A trans Netflix employee who virally tweeted against a new Dave Chappelle comedy special on the service has reportedly been suspended. The company representative acknowledged the ban but said it was for other reasons.
“It is absolutely untrue to say that we have suspended any employees for tweeting about this show,” the spokesperson added. “Our employees are encouraged to disagree openly, and we support their right to do so.”
An unnamed source stated that the suspension resulted from an “investigation” unconnected to the employee’s social media statements, saying, “We have a culture that encourages employees to disagree openly. But last week, we had three employees (including Terra) who are not Directors join the quarterly meeting for Directors and Vice Presidents without notifying the people who run the meeting first,” and, “our team is investigating all three incidents, and Terra’s suspension was as a result of that investigation. The decision was unrelated to her Tweets.”
In “The Closer,” Chapelle, 48, pokes fun at the trans community and appears to encourage 29-year-old rapper DaBaby’s homophobic outburst from last summer.
Terra Field, a Netflix software developer, openly criticized the Oct. 5 update.
“We launched another Chappelle special where he attacks the trans community, and the very validity of transness—all while trying to pit us against other marginalized groups,” Field said last week on Twitter. Field was then reportedly fired from Netflix for “trying to attend a meeting she wasn’t invited to.”
According to the publication, another trans staffer is leaving the streaming service over “the program—and Field’s comments.”
Field wanted Chappelle to endorse “Harry Potter” author J.K. Rowling, 56, and her term “TERF,”—a trans-exclusionary radical feminist.
Netflix’s controversial comedy special “The Closer” is generating controversy.
“Promoting TERF ideology (which is what we did by giving it a platform yesterday) directly harms trans people; it is not some neutral act. This is not an argument with two sides. It is an argument with trans people who want to be alive and people who don’t want us to be,” Field tweeted, listing previous trans deaths.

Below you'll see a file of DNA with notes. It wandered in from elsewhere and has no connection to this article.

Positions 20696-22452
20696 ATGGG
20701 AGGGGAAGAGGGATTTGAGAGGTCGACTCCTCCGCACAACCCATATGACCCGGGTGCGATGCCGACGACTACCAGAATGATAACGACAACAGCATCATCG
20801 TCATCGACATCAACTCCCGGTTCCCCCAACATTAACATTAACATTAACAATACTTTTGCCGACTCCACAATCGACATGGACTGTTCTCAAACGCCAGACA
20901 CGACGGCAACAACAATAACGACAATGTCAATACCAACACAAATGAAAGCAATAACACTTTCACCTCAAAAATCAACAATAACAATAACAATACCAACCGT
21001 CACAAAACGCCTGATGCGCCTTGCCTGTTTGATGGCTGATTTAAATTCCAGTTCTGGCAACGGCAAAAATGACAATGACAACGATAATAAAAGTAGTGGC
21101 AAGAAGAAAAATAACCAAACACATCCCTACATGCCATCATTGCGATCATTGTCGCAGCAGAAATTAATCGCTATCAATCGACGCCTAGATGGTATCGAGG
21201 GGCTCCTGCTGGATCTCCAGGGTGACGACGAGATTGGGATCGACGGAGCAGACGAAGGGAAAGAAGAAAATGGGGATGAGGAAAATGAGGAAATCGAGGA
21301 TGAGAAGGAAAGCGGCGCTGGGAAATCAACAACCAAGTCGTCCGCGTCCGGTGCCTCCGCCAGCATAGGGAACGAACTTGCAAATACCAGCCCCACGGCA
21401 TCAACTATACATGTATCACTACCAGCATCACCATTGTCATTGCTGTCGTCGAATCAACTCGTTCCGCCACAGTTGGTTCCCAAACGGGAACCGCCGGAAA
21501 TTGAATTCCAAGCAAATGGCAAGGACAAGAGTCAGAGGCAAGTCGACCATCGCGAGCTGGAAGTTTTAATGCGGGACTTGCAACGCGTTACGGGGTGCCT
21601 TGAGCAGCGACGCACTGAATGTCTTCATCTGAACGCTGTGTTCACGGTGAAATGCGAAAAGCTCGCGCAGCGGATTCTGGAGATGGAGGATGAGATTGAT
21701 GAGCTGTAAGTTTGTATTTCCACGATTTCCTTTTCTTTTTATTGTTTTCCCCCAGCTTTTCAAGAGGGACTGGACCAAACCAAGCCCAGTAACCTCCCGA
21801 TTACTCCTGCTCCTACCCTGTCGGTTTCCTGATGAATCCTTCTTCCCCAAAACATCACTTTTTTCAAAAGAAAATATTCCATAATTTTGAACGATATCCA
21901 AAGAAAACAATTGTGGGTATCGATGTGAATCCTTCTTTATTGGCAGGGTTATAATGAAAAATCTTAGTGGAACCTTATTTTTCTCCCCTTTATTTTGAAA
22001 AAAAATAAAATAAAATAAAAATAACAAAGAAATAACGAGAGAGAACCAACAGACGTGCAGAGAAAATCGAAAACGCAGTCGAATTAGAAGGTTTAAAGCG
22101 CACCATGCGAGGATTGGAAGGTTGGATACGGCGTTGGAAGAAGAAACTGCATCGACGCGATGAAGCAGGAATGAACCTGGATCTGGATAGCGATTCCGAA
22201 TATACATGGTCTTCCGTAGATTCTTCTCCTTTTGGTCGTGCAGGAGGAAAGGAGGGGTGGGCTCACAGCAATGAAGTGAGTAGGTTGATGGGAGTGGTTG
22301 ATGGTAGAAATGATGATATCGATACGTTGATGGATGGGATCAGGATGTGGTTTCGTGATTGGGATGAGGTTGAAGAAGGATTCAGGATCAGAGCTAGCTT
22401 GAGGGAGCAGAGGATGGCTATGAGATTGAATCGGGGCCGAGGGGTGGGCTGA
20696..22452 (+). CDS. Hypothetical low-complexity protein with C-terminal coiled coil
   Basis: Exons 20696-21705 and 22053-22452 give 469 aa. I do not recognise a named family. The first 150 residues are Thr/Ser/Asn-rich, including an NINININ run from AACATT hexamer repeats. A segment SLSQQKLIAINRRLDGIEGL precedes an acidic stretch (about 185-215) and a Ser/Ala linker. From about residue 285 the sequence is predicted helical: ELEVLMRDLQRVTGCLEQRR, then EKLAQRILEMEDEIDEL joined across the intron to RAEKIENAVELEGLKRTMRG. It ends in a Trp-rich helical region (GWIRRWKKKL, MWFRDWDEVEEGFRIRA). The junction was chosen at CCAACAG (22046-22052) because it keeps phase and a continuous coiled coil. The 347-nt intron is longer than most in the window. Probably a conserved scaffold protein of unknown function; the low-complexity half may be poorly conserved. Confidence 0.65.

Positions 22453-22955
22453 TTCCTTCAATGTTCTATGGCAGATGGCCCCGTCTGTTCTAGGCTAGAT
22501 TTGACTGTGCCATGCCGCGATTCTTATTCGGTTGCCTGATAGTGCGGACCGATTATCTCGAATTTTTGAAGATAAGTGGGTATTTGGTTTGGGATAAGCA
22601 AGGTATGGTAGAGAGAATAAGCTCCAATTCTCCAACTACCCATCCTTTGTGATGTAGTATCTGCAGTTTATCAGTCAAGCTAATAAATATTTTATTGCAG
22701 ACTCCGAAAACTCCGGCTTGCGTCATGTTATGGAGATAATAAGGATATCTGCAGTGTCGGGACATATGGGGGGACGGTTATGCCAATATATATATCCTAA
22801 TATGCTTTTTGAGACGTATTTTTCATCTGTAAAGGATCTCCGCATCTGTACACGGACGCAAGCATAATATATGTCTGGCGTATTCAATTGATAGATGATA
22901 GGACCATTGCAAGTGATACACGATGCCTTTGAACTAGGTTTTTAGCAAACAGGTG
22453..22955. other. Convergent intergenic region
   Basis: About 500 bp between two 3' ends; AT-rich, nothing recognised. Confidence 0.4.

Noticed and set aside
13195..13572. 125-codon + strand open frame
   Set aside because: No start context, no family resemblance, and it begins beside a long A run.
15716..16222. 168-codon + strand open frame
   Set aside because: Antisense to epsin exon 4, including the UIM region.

In an Oct. 8 letter acquired by The Verge, Netflix co-CEO Ted Sarandos defended Chappelle and urged staff to brace for a storm of bad press.
In his email, Sarandos wrote, “You should also be aware that some talent may join third parties in asking us to remove the show in the coming days, which we are not going to do.”
He added, “Chappelle is one of the most popular stand-up comedians today, and we have a long-standing deal with him,” then, “We don’t allow titles on Netflix that are designed to incite hate or violence, and we don’t believe The Closer crosses that line … Some people find the art of stand-up to be mean-spirited, but our members enjoy it, and it’s an important part of our content offering.”
Chappelle said in response to the harsh comments: “If this is what being canceled is about, I love it.”
“[Expletive] Twitter. [Expletive] NBC News, ABC News, all these stupid ass networks. I’m not talking to them. I’m talking to you. This is real life,” he told a raucous crowd of over 18,000 at the Hollywood Bowl after his documentary “Untitled: Dave Chappelle.”
Field has been active on Twitter since the reported ban, thanking fans for their support. “Someone I chatted with on Grindr years ago just messaged me to tell me they’re proud of me for standing up for myself. True allyship right there,” Field wrote.